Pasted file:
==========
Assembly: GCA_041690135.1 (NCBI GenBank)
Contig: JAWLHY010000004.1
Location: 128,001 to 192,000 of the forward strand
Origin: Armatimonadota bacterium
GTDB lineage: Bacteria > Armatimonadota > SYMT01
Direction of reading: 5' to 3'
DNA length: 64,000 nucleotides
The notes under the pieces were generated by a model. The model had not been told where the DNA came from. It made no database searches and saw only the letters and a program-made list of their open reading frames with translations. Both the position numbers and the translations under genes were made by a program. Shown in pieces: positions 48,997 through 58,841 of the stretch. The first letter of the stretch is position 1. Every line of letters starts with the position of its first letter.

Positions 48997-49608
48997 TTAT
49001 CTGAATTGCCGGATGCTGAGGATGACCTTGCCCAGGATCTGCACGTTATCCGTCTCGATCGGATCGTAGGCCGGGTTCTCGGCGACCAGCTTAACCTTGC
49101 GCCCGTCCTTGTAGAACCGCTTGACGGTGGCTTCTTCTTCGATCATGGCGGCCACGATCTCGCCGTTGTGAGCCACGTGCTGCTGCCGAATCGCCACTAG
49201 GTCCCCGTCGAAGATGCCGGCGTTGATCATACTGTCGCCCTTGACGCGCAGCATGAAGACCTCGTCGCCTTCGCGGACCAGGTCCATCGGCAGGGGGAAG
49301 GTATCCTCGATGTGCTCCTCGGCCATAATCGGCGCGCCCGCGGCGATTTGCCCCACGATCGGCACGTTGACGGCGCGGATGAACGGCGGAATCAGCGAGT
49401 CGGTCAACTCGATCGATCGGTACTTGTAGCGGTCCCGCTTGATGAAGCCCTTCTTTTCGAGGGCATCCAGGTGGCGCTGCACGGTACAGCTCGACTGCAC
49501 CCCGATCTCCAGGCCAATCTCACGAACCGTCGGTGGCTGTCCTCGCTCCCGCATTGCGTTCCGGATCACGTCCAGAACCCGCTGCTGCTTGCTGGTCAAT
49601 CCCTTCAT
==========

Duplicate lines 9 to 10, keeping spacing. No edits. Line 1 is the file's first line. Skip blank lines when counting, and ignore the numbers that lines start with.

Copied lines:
Positions 48997-49608
48997 TTAT